Returning now to the hydrogen purification unit 60 and as shown in FIG. 3, a light distillate liquid is drawn off through line 61. The light distillate is generally treated to provide products of higher value such as transportation fuels. A fuel gas stream is withdrawn at 65, and a vent gas stream at 66.
The advantages and the use of the present invention are illustrated in the following example which is not intended to be limiting in scope.
Generally, the upgrading of coal liquids consists of first, the hydrocracking of large molecules and then, removal of heteroatoms. In order to crack the large and complex molecules, these molecules have to be hydrogenated before they are cracked. Thus, according to the present invention, it has been found that not only is a good hydrogenation catalyst needed in effectively upgrading coal liquids but also a catalyst which is in a fully sulfided state.
In order to substantiate this finding, the effectiveness (i.e., activity) of a typical coal hydrogenation catalyst in upgrading a coal liquid over a period of days was recorded. The results of such upgrading are illustrated below in FIGS. 4 and 5.
As shown in FIG. 4, the catalyst effectiveness (i.e., percent conversion of coal liquid) in a period of about eleven days has decreased by about 35%, i.e., a drop from about 96% to about 61% conversion of coal liquid. The sulfur content of the catalyst at point (2) was 2.2% lower than is needed to be in a fully sulfided state (i.e., effective state).
In FIG. 5 the operation was carried out with a vacuum resid oil having high sulfur content (5.0%). The used catalyst from this operation contained sulfur sufficient to be in the sulfided state. This percent conversion of feed in this experiment did not shown as sharp a decline as that illustrated in FIG. 4.
|Cited Patent||Filing date||Publication date||Applicant||Title|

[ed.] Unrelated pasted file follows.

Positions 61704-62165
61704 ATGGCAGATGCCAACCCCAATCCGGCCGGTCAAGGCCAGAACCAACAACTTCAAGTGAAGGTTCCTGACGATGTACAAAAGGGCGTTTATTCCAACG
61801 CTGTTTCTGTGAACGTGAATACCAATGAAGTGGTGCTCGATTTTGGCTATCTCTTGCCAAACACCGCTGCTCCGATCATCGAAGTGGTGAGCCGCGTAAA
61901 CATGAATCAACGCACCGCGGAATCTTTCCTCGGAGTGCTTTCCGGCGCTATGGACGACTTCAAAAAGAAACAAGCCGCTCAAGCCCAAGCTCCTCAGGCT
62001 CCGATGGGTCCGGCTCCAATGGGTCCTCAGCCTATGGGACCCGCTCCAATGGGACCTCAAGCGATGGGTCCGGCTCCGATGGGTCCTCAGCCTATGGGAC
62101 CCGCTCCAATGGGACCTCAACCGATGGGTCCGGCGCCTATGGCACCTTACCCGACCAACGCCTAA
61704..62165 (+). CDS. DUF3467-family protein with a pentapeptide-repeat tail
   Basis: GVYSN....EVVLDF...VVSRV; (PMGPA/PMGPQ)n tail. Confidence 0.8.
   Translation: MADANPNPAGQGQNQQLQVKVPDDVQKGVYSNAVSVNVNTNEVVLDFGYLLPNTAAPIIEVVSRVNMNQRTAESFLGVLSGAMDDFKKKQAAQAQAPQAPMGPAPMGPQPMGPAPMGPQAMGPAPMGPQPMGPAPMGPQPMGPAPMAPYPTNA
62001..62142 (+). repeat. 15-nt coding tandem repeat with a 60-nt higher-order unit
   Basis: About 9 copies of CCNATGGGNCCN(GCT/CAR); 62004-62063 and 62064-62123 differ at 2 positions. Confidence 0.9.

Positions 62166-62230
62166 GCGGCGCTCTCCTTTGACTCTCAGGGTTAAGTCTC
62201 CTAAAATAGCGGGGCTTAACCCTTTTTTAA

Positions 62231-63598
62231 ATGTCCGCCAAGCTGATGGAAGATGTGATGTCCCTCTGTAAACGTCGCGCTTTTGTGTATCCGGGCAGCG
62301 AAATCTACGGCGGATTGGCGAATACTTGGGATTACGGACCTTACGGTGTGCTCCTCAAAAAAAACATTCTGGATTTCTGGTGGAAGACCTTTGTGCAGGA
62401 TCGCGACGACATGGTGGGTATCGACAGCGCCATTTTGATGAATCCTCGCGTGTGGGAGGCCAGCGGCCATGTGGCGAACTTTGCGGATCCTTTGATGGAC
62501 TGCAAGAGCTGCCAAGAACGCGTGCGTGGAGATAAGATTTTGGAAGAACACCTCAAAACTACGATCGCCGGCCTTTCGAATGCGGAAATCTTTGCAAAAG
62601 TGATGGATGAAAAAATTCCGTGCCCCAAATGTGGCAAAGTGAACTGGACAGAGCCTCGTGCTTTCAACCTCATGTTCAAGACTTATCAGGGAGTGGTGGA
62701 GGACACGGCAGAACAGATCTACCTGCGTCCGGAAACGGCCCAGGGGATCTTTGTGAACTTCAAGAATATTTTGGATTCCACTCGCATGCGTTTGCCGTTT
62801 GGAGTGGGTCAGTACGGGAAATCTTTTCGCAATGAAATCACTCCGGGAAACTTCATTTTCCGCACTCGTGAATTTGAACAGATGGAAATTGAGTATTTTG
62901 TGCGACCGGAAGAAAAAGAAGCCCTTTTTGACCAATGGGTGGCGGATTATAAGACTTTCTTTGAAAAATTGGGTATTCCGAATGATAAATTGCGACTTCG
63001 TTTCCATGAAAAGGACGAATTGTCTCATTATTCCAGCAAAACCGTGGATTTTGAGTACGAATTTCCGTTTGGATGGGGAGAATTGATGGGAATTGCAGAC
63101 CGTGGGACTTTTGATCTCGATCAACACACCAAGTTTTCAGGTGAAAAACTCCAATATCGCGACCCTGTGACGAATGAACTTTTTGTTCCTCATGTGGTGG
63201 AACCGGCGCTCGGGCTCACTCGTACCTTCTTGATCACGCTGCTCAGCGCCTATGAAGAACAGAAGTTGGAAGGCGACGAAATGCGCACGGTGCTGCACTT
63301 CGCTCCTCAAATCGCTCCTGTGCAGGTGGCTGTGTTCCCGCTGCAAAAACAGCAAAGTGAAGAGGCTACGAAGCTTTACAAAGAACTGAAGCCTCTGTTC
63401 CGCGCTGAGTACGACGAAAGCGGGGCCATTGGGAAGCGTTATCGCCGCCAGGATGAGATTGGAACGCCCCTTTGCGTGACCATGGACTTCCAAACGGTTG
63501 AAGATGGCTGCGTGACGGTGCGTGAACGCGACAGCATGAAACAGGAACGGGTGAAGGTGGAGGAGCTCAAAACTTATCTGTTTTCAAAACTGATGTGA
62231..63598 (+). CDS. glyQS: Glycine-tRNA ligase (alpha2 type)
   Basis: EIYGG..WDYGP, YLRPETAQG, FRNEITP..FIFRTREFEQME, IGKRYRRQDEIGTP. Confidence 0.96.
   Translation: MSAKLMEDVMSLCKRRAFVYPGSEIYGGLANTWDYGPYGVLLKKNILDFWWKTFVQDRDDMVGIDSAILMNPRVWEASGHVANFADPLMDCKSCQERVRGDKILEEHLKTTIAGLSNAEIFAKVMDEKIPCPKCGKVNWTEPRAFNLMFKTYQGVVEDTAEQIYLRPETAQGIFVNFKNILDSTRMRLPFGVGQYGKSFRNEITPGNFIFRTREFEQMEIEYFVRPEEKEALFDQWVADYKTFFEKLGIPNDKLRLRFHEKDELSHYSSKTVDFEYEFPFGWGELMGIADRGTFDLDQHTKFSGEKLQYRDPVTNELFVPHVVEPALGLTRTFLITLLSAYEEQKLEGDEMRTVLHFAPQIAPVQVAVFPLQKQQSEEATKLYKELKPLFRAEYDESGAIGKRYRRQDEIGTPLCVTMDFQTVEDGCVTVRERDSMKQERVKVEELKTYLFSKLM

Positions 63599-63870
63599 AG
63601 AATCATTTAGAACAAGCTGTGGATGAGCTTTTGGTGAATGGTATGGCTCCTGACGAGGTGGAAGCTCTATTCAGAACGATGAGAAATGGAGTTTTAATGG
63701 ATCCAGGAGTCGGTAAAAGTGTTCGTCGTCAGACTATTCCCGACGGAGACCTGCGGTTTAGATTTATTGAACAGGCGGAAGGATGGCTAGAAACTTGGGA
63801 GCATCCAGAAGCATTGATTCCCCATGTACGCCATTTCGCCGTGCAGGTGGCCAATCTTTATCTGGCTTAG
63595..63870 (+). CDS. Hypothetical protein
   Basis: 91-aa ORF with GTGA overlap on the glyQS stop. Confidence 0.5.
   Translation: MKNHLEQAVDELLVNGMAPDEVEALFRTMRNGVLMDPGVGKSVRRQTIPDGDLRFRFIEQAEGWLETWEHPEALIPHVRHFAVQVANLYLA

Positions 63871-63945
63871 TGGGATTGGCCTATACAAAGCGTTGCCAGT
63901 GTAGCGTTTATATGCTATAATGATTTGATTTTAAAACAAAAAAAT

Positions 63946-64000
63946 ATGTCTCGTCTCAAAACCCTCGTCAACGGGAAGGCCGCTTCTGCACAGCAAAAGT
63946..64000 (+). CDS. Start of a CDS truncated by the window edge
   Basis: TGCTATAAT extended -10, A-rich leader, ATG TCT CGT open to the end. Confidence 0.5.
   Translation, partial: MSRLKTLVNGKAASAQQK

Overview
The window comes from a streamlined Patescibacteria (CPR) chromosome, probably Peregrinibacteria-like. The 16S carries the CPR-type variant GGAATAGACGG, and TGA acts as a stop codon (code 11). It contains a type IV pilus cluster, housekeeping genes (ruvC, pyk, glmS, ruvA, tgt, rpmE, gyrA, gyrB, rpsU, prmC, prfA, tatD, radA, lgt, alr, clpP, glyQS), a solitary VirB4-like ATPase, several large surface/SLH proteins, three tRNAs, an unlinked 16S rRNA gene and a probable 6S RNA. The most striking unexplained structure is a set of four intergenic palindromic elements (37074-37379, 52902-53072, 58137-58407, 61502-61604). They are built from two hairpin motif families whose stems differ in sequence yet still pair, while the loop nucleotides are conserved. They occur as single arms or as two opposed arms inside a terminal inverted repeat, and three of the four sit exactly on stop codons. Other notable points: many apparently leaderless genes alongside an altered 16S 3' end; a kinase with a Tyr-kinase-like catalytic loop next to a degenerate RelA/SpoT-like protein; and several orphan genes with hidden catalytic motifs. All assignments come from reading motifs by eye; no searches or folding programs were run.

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|US1894926 *||Apr 24, 1930||Jan 17, 1933||Firm Of Deutsche Gold Und Silb||Process for the destructive hydrogenation of carbonaceous substances|
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|Citing Patent||Filing date||Publication date||Applicant||Title|
|US4530917 *||Jan 31, 1984||Jul 23, 1985||Eurecat - Societe Europeenne De Retraitement De Catalyseurs||Process of presulfurizing catalysts for hydrocarbons treatment|
|US4536492 *||Feb 29, 1984||Aug 20, 1985||Pennwalt Corporation||Catalyst for the preparation of methyl mercaptan from carbon oxides|
|US4590174 *||Sep 11, 1984||May 20, 1986||Phillips Petroleum Company||Olefin metathesis catalyst|
|US4719195 *||Oct 30, 1985||Jan 12, 1988||Europeenne De Retraitement De Catalyseurs (Eurecat)||Process for presulfurizing a hydrogen treatment catalyst|
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|US4725571 *||Jan 23, 1987||Feb 16, 1988||Tuszynski William J||Presulfiding composition for preparing hydrotreating catalyst activity and process for presulfiding a hydrotreating catalyst|
|US5043056 *||Feb 24, 1989||Aug 27, 1991||Texaco, Inc.||Suppressing sediment formation in an ebullated bed process|
|EP0276681A2 *||Jan 12, 1988||Aug 3, 1988||ATOCHEM NORTH AMERICA, INC. (a Pennsylvania corp.)||Presulfiding composition for a hydrotreating catalyst|
|EP0333554A1 *||Mar 6, 1989||Sep 20, 1989||Institut Francais Du Petrole||Thermal-treatment process of hydrocarbon feeds in the presence of polysulfides and hydrogen donors|
|U.S. Classification||208/112, 502/216, 208/108, 502/222, 502/219, 208/430|
|Jun 1, 1981||AS||Assignment|
Owner name: HYDROCARBON RESEARCH, INC.,
Free format text: ASSIGNMENT OF ASSIGNORS INTEREST.;ASSIGNOR:NONGBRI, GOVANON;REEL/FRAME:003890/0330
Effective date: 19810528
Owner name: HYDROCARBON RESEARCH, INC.
Free format text: ASSIGNMENT OF ASSIGNORS INTEREST;ASSIGNOR:NONGBRI, GOVANON;REEL/FRAME:003890/0330
Effective date: 19810528
|Apr 11, 1983||AS||Assignment|
Owner name: HRI, INC.; 1313 DOLLY MADISON BLVD., MCLEAN, VA.
Free format text: ASSIGNMENT OF ASSIGNORS INTEREST.;ASSIGNOR:HYDROCARBON RESEARCH, INC.;REEL/FRAME:004118/0001
Effective date: 19830331
|Nov 17, 1987||REMI||Maintenance fee reminder mailed|
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|Mar 7, 1988||SULP||Surcharge for late payment|
|Oct 18, 1991||FPAY||Fee payment|
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|Feb 2, 1994||AS||Assignment|
Owner name: HYDROCARBON RESEARCH,INC., NEW JERSEY
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|Jun 28, 1995||AS||Assignment|
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Effective date: 19950131
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|Nov 21, 1995||REMI||Maintenance fee reminder mailed|